According to the statistics published in the Sydney Morning Herald article, anywhere up to 2.2 million Sydneysiders participated in Earth Hour by turning off their lights, unplugging unused appliances and minimising their power usage for one hour on Saturday night. Suburban statistics are still being collated, but the city recorded a whopping 10.2% drop in power usage, a little more than double what was hoped for.
My local watering hole The Newtown Hotel got behind the initiative by turning off the lights from the start of Earth Hour at 7.30, and leaving them off for the rest of the night. The regular drag shows were prefaced by local drag artiste, political activist, Celebrity Big Brother housemate and environmentalist Vanessa Wagner.
MC Vanessa Wagner (left) and Morgan by torchlight (right).
Vanessa made sure we got the environmental message, and after distributing hundreds of mini torches to the patrons gave us all instructions on lighting the remainder of the shows by torchlight. Morgan and I went along to take pictures of the event, and we had an absolute blast. Maybe it was the darkness, maybe it was the audience participation aspect of the night, but it was one of the more friendly and fun nights I have had at The Newtown. Shooting the event was lots of fun too, and has gone a long way to kicking me out of my phtotography doldrums.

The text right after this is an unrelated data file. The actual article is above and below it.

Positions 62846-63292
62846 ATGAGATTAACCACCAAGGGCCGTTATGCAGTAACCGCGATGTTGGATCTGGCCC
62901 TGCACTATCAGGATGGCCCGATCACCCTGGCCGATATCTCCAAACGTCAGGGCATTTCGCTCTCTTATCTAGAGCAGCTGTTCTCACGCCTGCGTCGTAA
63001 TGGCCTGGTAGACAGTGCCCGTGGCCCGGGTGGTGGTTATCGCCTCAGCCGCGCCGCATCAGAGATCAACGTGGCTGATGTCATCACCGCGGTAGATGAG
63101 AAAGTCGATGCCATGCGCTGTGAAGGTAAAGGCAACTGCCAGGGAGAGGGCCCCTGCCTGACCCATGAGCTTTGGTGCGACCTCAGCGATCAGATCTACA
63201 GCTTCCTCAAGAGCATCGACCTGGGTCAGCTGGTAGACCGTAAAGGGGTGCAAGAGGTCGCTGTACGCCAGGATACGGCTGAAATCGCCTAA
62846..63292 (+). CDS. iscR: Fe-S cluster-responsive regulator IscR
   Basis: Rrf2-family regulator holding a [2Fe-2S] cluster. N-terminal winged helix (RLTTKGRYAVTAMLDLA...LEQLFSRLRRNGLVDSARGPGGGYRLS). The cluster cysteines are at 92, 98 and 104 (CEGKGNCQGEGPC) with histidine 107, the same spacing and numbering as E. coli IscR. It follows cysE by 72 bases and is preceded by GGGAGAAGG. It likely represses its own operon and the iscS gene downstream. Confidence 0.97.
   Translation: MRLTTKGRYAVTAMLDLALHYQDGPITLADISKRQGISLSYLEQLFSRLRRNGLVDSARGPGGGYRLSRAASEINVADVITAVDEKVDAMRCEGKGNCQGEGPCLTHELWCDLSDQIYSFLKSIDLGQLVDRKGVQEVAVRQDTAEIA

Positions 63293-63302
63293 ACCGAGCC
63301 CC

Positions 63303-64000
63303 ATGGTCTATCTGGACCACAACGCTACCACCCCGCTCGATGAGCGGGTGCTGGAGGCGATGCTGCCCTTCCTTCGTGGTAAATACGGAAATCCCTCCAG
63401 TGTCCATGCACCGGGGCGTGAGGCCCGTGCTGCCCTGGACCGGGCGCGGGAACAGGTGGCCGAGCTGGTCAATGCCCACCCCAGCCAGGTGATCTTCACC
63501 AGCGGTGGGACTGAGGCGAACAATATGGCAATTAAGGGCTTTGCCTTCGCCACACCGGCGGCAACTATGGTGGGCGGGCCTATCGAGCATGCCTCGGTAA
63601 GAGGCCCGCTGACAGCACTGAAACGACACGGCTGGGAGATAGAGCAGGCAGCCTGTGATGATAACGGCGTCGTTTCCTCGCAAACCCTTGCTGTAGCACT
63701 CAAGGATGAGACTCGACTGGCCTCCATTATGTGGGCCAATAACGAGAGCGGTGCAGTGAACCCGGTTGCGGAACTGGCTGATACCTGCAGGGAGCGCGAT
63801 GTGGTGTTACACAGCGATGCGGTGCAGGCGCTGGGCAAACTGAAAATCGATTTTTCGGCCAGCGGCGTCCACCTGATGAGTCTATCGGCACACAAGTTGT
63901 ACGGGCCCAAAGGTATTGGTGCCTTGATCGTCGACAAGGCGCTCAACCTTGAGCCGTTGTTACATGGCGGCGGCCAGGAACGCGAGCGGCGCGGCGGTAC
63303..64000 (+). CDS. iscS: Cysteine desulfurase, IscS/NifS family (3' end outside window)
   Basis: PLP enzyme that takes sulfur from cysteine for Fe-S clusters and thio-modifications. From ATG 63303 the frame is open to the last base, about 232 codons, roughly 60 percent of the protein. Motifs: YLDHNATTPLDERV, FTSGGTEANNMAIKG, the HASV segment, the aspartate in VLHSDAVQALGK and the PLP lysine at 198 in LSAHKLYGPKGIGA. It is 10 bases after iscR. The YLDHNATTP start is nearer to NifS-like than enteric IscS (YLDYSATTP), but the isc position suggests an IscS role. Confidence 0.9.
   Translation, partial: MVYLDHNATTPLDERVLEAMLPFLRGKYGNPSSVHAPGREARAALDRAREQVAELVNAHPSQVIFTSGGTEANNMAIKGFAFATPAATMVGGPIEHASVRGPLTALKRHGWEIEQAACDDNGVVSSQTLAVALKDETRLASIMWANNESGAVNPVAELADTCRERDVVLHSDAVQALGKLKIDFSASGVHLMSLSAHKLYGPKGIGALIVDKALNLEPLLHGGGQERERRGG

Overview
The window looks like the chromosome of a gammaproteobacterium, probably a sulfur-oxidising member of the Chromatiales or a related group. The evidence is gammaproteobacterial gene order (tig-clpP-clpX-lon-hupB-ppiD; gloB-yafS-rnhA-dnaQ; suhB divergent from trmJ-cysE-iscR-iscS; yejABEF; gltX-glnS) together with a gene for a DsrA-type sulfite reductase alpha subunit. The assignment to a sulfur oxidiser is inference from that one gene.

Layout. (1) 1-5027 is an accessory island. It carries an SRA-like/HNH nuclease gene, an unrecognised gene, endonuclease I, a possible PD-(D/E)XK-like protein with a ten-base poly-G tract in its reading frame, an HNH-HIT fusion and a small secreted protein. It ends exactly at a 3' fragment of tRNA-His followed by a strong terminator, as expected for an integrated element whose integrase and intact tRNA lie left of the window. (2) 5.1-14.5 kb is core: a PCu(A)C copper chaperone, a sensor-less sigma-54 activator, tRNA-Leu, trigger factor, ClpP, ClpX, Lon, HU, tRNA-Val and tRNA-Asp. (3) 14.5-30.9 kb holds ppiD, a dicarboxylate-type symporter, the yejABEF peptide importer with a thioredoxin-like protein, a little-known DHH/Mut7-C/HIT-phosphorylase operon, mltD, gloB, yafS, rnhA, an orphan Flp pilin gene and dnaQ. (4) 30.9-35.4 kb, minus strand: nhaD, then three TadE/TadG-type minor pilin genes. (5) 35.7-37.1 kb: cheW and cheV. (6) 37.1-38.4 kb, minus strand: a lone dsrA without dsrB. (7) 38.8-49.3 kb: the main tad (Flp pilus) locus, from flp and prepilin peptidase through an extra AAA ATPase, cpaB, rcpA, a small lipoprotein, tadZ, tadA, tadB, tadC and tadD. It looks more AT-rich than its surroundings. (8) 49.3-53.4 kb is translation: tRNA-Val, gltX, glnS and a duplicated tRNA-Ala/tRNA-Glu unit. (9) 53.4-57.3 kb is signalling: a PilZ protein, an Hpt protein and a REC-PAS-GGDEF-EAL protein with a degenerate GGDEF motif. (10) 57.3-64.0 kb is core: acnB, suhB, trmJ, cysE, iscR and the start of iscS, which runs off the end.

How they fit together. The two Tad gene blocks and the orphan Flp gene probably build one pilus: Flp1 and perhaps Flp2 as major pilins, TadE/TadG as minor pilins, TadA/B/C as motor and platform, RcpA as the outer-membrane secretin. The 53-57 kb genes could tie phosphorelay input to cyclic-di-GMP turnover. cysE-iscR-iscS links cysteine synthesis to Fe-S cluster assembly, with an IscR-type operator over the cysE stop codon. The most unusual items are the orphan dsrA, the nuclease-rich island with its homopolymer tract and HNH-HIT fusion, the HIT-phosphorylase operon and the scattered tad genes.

Miner's headlights help the bar staff light their way.
Minnie Cooper gets the crowd going.
Kitty Glitter (left) and Tess Tickle (right) perform by torchlight. Quiet please there are ladies on stage.
I was kind of impressed to read that participation in the event across Sydney was so high. Sure, it's a drop in the ocean. Like "Red Nose Day", "International AIDS Day" etc, there is both an immediate measurable result (such as fundraising or in this case a cut in power usage), but also hopefully a knock-on effect of information and awareness.
[Updated: As Stil pointed out in the comments and on his blog, controversy reigns about the exact impact this had. Even if the % is overstated, I don't think you can discount the motivational and possible educational aspects of it as an exercise. The important thing is to maximise its usefulness and keep the ball rolling on the issue of climate change.]